Download PDF | (0.2MB)
Economic data is still offering welcome surprises
In a more muted week for global stock markets, economic data continued to provide investors with upbeat surprises. Meanwhile, with some notable exceptions, herd immunity levels appear to be heading in the right direction.
- The latest figures suggest that in the UK and US – where vaccination programmes continue apace – around 60% of the population now has some immunity to the COVID-19 virus. With the exception of the recent desperate developments in India, most large economies are on their way towards vaccinating and ultimately containing the spread of the COVID-19 pandemic. Among large developed economies, the UK and US are leading the pack, while Japan is lagging.
- Gaining herd immunity is critical not only to the health of human populations, but also to the health of economies. In turn, it should lead to more consumer confidence and more population mobility – good news for economic activity. Indeed, global data trackers already suggest a rising tide, with economic activity figures proving better than most analysts had expected in both developed and emerging economies.
- Positive recent economic data has included UK retail sales, which bounced back quite strongly in March, demonstrating improvement even before April’s wider retail reopening. Survey data (Purchasing Managers Index) covering the manufacturing and service sectors in various different countries was broadly strong too, while the number of new US jobless claimants fell further.
- In the US, the Biden administration has announced plans to equalise income and capital gains tax (CGT) rates for very high earners (over $1 million per year) – this means doubling CGT for these individuals, and taking marginal income tax from 37% to 39.6%. In turn, this would finance other government spending plans. The US is also set to go greener with carbon emission targets. All of these plans are in line with Biden’s election manifesto.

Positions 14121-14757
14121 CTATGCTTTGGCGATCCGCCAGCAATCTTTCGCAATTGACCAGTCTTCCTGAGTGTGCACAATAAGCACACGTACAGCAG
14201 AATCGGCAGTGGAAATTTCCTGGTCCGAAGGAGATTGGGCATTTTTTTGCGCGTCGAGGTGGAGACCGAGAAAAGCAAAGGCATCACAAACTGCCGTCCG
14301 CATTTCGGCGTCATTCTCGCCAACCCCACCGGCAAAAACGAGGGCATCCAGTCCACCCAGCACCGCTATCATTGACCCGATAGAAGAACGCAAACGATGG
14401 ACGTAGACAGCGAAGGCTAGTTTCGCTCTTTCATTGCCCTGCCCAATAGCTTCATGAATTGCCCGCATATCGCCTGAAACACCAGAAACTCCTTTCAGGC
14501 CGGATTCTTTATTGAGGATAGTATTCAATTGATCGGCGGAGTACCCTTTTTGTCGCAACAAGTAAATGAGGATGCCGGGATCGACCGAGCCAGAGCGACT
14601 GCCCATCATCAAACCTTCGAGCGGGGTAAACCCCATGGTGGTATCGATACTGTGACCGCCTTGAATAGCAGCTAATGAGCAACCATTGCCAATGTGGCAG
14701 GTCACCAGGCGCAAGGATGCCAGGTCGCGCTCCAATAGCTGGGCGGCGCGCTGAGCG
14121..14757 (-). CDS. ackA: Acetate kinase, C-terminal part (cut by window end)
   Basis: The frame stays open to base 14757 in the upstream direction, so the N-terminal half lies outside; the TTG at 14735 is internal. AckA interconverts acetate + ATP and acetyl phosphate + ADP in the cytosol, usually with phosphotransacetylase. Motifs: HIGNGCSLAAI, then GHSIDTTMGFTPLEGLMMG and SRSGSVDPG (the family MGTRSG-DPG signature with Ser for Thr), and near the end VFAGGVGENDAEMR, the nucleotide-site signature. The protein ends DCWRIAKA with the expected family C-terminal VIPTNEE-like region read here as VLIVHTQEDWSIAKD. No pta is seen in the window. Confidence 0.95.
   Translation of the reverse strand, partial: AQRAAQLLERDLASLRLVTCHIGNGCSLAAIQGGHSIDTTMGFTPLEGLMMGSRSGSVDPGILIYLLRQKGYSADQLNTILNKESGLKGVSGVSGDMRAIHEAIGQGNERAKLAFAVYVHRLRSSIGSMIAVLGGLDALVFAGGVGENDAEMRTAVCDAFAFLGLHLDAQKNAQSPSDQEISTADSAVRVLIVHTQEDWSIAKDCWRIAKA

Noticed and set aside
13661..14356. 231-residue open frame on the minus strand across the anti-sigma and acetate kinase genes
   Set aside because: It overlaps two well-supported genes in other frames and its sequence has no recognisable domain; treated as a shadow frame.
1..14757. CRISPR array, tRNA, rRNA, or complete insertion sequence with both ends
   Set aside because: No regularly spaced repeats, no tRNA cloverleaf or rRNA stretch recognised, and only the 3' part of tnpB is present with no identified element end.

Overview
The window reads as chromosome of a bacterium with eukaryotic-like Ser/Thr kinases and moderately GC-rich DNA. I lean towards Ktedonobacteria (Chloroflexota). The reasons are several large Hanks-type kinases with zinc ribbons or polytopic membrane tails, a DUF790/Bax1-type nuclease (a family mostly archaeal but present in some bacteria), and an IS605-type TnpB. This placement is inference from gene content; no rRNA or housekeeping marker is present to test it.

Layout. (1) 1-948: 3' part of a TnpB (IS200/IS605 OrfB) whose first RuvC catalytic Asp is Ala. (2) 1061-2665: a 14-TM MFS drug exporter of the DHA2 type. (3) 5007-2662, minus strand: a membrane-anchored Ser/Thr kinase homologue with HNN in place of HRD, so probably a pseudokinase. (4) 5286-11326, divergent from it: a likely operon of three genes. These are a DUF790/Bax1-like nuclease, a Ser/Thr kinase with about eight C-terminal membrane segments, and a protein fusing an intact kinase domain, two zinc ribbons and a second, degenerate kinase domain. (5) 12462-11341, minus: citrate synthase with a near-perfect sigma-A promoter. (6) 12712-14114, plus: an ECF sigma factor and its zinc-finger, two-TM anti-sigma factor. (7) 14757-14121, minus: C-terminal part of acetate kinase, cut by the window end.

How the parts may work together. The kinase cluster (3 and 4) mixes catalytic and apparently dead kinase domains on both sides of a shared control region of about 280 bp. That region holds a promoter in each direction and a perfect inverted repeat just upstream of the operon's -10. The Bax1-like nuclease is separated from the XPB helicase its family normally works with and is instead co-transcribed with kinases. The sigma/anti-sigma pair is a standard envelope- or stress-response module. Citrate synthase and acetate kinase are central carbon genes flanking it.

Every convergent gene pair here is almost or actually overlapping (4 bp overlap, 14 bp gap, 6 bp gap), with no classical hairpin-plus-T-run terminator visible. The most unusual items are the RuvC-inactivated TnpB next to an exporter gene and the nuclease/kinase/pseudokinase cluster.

- Meanwhile, the world’s leading central banks continue to keep liquidity flowing into the financial system, expanding their own balance sheets in the process. Interest rates are very low, and financial markets expect this to continue. Naturally, economic growth expectations will peak at some point, and policymakers will one day reduce their support (though not, we believe, any day soon). We are alive to these issues, but for now, higher risk assets like shares are being well supported by an optimistic economic and market environment.
Weekly market moves
In a slightly softer week for global stock markets, smaller US companies were the standout performers. Japan was the weakest major market in sterling terms.
Government bond markets were relatively quiet, as was gold – a traditional ‘safe haven’ asset type.
What to look out for this week
Central banks in the US and Japan will announce the conclusions of their latest policymaker meetings.
Corporate earnings season continues, with large publically-listed businesses reporting their recent financial results and offering their predictions for the months ahead. Tesla is due to report this week, alongside an array of technology giants (Apple, Facebook, Microsoft, and Alphabet – Google’s holding company).
Economic growth data covering the first quarter of 2021 will be released for some sizeable countries, including the US.